Donald Trump

Free Trade Under Fire in the Age of Trump


The Trump administration's incomprehension of the benefits, and hostility to the practice, of free trade represents one of the most important current threats to the ideas of liberty, I argue in a new essay up at the Cato Institute's website, "Free Trade is Under Attack, and It Must be Defended."

Gage Skidmore/Foter,com

The core of the argument:

The economic and moral case for free trade of goods, capital, and labor across borders is so strong, and so core to the libertarian vision, that any politician, party, or group that professes to further the cause of liberty and does not understand and advocate it cannot be relied on as an intelligent ally.

In year one of the Trump administration, then, the greatest challenge facing political liberty is rewinning support, either popular, or elite, or preferably both, for this core free market principle. Free trade very recently was central to the free-market image of Trump's party, the Republicans, but they mostly seem to have shed it in service of propping up their president's agenda, or in search of tax solutions, like a border adjustment tax, that they can sell as harming only "them" and not us.

From the moment he declared his candidacy, Trump's highest priority seemed to be forceful interference with the free movement of goods, services, and people across the American border. His reasons were based in either unreasonable fearmongering over a very small risk (when it comes to immigrants), or a misunderstanding, or a pure rejection, of the principle that people should be able to trade their property and labor as they wish with minimal interference from the state.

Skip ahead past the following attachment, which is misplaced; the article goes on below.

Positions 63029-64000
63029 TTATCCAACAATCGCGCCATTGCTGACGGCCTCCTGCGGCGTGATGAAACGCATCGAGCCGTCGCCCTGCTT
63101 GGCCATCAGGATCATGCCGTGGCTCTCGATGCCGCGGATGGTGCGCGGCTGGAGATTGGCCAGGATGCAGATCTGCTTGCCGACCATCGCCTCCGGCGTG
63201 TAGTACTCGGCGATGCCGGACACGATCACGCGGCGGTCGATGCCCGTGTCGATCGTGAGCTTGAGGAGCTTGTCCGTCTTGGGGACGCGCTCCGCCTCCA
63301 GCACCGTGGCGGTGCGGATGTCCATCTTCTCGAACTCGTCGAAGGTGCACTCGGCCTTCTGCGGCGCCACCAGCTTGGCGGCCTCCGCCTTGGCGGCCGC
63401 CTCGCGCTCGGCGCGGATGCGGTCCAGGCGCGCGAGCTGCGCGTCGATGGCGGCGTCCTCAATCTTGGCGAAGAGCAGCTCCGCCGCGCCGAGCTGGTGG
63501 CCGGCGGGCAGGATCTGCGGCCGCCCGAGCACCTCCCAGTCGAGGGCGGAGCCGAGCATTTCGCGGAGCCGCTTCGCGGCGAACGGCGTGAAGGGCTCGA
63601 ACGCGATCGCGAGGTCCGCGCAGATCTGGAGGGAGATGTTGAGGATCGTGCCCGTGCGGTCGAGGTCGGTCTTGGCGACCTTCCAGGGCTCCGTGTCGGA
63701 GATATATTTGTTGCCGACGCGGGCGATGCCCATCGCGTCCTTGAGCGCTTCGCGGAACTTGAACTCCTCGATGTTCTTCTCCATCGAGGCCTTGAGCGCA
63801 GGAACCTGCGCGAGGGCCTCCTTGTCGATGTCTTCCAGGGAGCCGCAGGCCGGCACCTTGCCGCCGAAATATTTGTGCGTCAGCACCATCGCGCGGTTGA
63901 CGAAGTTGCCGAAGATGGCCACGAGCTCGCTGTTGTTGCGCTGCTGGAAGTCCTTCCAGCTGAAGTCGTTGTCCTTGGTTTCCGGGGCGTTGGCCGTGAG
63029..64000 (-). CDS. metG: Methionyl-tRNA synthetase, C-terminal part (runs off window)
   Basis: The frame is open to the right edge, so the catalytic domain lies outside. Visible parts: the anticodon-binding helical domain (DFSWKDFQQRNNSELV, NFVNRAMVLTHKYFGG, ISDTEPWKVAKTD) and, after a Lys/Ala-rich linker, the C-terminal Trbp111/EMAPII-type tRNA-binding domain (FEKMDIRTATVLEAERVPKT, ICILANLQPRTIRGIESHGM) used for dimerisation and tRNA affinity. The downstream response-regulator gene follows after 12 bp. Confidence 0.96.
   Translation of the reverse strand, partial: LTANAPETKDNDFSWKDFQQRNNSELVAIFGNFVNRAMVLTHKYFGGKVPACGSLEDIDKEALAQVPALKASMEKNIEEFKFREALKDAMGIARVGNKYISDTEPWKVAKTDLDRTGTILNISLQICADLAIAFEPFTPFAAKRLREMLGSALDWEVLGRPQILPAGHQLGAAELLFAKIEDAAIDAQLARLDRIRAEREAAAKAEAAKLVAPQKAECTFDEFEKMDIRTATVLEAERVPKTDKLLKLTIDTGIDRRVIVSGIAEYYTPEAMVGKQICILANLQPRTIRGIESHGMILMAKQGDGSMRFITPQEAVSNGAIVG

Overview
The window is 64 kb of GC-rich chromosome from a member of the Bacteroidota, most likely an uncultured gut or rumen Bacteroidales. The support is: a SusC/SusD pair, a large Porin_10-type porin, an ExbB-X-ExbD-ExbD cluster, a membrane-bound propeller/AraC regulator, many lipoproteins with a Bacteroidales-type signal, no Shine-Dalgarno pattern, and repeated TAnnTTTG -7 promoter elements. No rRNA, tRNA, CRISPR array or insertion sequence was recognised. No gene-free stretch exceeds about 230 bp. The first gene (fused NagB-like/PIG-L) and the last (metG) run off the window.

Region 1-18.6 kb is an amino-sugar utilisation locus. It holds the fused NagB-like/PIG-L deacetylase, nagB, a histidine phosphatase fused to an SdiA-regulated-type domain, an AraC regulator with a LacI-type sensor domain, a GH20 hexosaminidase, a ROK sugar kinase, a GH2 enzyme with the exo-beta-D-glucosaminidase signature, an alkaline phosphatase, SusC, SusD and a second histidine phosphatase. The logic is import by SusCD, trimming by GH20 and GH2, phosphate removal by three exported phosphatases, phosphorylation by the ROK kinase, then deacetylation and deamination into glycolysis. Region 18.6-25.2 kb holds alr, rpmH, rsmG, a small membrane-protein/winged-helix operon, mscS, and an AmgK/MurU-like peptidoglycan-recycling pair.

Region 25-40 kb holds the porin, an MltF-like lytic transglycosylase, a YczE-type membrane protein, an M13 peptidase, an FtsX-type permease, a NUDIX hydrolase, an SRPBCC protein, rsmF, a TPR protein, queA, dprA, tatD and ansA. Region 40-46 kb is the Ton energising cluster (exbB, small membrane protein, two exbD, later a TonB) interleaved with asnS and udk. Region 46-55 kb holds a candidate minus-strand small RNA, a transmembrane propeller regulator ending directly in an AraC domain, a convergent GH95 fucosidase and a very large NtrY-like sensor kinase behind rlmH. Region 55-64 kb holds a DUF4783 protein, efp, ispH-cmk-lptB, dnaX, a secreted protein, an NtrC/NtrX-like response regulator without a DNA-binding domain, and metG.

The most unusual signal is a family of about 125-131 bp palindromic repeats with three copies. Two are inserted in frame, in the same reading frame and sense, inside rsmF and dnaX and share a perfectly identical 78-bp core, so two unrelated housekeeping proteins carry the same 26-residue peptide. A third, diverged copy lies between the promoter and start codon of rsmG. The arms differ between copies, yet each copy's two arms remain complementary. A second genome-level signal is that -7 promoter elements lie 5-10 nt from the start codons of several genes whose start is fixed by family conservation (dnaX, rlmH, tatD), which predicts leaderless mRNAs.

Trump didn't even wait until he was sworn in to begin threatening businesses who dare use their capital outside the American border. Chiefly he sought punitive taxes and sought to use the government's power of special favors to cajole companies into not doing so. In his inaugural address he cut to the point with a clarity that was brutal and frightening to those who understand free trade as the cornerstone of liberty and worldwide wealth: "We must protect our borders from the ravages of other countries making our products, stealing our companies, and destroying our jobs," Trump said. "Protection will lead to great prosperity and strength."

The Cato Institute (a libertarian public policy analysis think tank) is celebrating its 40th anniversary this year, and that essay is part of a series they commissioned and are publishing on the "Future of the Free Society."